Having too many choices produces a paralysis of indecision

Thursday, Nov 03, 2016 461 words 2 mins 2 secs
An A Course in Miracles Blog  © 2016 Paul West

You can see this in stores, where people are standing looking at several shelves filled with basically the same product, wondering which one to pick. And this is also me ;-)

In ego metaphysical terms, what's happening is the ego presents a vast variety of FORMS, each of which presents the ILLUSION that these forms are unique and different. They distinguish themselves as being unrelated to and distinct from each other.

So instead of, you know, going to get the one headache pill, you go and have to wade through 5 different brands each of which has like 10 variations and subtleties, which you were not expecting.

So you enter into confusion. If it's true that these objects are unique and different, then this suggests a great degree of fragmentation. And in order to understand what you're faced with, your mind is going to be in so much conflict, trying to discern or balance the subtle differences as if they are important.

The more ego problems you are given, and the more they seem to present distinctly different options, the more you get lost in trying to find MEANING. Meaning only really comes from oneness, so the more fragmentation there is, the less sense it makes.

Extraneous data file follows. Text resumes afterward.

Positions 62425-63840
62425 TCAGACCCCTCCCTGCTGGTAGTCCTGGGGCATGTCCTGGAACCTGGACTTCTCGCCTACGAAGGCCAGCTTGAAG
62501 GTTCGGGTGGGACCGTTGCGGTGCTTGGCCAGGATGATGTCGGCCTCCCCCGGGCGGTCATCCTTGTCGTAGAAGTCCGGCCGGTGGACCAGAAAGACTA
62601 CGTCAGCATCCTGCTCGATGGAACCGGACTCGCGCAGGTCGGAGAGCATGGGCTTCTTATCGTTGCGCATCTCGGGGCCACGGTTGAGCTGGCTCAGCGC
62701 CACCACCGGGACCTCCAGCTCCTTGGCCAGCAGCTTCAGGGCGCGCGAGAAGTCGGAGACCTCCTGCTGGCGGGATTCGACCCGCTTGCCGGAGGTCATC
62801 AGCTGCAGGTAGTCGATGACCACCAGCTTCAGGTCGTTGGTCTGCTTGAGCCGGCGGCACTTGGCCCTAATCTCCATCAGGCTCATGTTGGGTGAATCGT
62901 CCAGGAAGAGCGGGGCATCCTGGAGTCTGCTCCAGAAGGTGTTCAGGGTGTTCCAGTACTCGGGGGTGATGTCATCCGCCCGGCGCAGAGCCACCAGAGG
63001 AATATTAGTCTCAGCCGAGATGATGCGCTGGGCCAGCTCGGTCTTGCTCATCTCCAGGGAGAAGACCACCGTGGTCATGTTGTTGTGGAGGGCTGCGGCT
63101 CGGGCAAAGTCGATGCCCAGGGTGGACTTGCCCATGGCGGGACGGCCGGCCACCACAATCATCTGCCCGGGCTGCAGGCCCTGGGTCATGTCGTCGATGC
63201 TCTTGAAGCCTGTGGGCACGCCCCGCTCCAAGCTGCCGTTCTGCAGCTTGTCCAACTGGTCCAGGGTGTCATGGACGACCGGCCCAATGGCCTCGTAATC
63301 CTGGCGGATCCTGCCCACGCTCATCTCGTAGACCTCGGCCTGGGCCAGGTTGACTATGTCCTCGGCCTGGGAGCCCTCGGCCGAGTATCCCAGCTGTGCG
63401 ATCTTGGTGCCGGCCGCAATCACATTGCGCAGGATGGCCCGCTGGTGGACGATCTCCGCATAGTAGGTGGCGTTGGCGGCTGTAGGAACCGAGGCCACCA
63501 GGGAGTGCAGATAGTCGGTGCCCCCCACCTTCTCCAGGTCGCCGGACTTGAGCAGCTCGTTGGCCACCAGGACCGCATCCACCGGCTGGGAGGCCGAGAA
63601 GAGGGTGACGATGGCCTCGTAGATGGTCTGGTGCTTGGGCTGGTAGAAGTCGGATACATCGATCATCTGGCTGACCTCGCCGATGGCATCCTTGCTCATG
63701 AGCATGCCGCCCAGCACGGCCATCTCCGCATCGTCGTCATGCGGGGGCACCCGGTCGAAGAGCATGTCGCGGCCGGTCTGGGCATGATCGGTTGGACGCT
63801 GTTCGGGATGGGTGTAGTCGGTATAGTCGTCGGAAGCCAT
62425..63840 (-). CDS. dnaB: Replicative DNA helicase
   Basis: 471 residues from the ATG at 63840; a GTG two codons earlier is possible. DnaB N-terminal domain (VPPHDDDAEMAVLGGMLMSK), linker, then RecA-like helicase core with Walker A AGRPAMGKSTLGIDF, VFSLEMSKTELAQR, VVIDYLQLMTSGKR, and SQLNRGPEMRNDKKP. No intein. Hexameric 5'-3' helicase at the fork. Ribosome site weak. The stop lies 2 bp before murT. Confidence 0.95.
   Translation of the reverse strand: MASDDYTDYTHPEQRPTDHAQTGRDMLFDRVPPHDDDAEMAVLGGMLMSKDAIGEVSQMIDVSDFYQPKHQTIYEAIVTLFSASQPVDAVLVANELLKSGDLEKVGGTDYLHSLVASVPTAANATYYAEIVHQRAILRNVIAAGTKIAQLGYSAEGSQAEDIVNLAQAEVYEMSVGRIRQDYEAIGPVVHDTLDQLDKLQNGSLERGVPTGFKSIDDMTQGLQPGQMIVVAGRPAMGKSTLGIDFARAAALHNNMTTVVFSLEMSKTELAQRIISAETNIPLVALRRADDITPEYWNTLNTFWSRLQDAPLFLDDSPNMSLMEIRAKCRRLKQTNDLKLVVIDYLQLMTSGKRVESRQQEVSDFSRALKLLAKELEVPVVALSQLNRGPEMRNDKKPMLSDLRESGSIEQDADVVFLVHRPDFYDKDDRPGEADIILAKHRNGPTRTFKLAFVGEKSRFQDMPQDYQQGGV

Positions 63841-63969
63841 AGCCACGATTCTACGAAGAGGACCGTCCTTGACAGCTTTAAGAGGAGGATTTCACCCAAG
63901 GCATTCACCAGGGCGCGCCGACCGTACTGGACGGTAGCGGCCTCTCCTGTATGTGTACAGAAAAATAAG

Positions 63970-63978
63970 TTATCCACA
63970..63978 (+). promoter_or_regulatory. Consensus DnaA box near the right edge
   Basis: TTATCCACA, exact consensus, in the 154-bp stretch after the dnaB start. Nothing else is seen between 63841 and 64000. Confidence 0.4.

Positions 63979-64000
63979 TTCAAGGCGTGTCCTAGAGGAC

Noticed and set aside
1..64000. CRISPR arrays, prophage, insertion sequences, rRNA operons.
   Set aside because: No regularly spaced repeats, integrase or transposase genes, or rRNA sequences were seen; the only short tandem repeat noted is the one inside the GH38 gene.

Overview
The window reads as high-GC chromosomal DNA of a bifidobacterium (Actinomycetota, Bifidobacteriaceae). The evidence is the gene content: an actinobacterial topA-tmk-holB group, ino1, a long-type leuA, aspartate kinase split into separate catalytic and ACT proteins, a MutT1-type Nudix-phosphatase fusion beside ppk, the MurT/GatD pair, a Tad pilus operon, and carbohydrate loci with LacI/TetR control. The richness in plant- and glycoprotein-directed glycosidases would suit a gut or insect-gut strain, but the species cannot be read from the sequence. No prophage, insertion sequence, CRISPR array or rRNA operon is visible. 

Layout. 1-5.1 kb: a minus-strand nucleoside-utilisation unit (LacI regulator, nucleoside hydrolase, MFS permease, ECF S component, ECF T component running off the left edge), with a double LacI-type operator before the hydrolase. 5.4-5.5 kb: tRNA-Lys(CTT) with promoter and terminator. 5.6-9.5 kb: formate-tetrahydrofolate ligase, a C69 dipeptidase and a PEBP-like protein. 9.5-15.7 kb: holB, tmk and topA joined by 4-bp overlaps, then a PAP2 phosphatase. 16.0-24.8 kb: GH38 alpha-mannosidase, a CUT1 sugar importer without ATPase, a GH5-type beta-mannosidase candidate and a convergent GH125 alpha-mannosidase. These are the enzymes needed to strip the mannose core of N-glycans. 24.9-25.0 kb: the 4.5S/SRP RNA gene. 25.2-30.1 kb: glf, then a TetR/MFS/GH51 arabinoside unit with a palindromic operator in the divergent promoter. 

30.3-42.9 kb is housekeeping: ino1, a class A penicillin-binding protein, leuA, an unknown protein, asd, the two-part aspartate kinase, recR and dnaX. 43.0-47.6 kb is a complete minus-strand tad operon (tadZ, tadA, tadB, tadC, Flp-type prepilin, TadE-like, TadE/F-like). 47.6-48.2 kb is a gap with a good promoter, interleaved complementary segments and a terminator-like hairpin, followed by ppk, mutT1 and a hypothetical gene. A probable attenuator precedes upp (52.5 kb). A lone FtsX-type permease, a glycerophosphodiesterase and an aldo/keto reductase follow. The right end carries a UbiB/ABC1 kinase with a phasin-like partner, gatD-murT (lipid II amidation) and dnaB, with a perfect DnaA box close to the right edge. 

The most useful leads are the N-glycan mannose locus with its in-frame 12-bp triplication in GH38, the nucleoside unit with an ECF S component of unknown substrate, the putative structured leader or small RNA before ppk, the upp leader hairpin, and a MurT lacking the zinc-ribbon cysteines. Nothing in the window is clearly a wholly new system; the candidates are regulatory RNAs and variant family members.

It's like being faced with a complicated puzzle, which your mind just doesn't know how to deal with. It scrambles your brain. You are completely befuddled trying to find 'clarity' or 'confidence' or 'certainty' in the face of so many conflicting viewpoints.

So commercialism, in this way, is the ego's way to get people to believe in separate problems. And the more options and choices and 'freedom of choice' there is, the LESS certain you become.

Stores are filled with thousands of brands, millions of products, all vying for attention, trying to prove to you that they are what you want and need, when you really need God. It is a huge ego distraction.

Commercialism and ever increasing choices builds up the ILLUSION that different forms have a different value, or different content. Like, exactly how many different varieties of something does anyone really need?

I work at a company that sells a certain type of product, and there are like over 30,000 products being sold, and honestly, for most people, you would've seen all the majorly 'unique' options within about 50 products.

Take a look at Amazon, millions upon millions of products. Each time I go on there, I can browse for ages and not find anything I want. I'm not too picky ;-)

Anyway, the whole point is, is not to get you to find exactly the perfect item that you really really's to get you so conditioned to think that this is what you want that you end up NOT FINDING ANYTHING. It is another part of "seek and do not find".

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